Amoeblog

Grant Hart: Yes, I Remember

Posted by The Bay Area Crew, October 3, 2017 06:59pm | Post a Comment

by Casey Dresser

Pap-boom-pap-boom-pap-boom, New Day Rising - the seminal, legendary, and absolutely classic Grant HartHüsker Dü post-hardcore masterpiece kicks off with a nice blast beat from Grant Hart before Bob Mould's swirling, fuzzy, and overdriven guitars and Greg Norton's precision dynamic bass take us where we are going for the next 40 minutes or so.

I immediately put this record on when I heard of Grant Hart's death on September 13th. It seemed like the right thing to do...

My friend Bret has a morbid fascination with people dying. Whenever someone even remotely famous dies, I get a text. They don't even have to have a Wikipedia page to warrant a "RIP" from ol' Bret ("Bill Smith, who was an extra on episode 4 of season 6 of House, passed away this morning. RIP."). I usually just ignore them; I don't care about most celebrities dying. It doesn't effect my life and I highly doubt they would be too bent out of shape if someone told them I had died. Grant was different though. Grant was still young, putting out relevant music, and surely had a lot more to give us. This one did effect my life and it made me sad.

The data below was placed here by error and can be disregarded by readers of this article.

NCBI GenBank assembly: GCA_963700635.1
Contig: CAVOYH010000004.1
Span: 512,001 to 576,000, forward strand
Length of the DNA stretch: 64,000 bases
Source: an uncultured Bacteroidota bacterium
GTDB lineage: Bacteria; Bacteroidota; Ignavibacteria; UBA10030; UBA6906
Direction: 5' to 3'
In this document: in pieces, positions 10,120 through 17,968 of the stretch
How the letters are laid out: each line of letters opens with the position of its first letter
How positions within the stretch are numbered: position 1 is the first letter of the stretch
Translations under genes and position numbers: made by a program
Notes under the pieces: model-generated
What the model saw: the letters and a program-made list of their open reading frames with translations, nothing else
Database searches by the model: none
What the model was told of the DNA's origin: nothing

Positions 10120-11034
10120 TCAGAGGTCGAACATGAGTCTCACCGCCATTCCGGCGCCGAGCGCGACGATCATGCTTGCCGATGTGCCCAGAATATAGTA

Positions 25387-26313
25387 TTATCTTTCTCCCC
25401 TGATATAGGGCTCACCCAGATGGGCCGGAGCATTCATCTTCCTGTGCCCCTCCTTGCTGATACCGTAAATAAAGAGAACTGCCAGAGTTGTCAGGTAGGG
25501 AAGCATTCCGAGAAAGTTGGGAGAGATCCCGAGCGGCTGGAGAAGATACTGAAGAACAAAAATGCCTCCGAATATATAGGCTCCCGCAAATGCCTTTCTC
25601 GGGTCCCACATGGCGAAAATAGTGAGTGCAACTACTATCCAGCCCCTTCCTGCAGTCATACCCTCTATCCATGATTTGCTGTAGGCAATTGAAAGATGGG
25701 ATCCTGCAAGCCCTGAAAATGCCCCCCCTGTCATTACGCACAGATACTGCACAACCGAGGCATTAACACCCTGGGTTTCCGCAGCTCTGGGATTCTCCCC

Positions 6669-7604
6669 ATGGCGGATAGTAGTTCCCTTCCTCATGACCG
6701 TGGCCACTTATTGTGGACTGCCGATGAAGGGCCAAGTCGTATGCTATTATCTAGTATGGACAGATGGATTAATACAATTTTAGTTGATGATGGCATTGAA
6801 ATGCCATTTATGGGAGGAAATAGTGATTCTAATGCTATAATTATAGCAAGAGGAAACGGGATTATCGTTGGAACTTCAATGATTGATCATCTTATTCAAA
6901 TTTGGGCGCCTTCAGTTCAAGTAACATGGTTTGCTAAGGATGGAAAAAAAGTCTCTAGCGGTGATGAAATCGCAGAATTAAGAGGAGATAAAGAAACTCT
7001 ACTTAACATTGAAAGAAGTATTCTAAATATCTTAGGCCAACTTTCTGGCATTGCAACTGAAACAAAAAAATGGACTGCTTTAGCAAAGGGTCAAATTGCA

Grant Hart was an extremely talented musician with a gift for melody and a tremendous aptitude for orchestration. He and Bob Mould met at Cheapo Records in St. Paul, Minnesota in 1979 and formed one of the greatest bands of the post-hardcore second (third?) wave punk scene that became a major name on the legendary mid-1980's SST roster. He wasn't just the drummer, he also wrote and sang about half the songs. He and Bob Mould were a Lennon-McCartney or a Jagger-Richards of the punk era - blazing new trails and writing some beautiful, innovative, and downright catchy songs along the way. They each wrote and sang their own songs and on their best albums it felt like each song was an attempt to one up the other guy. To top the previous song with a better one.

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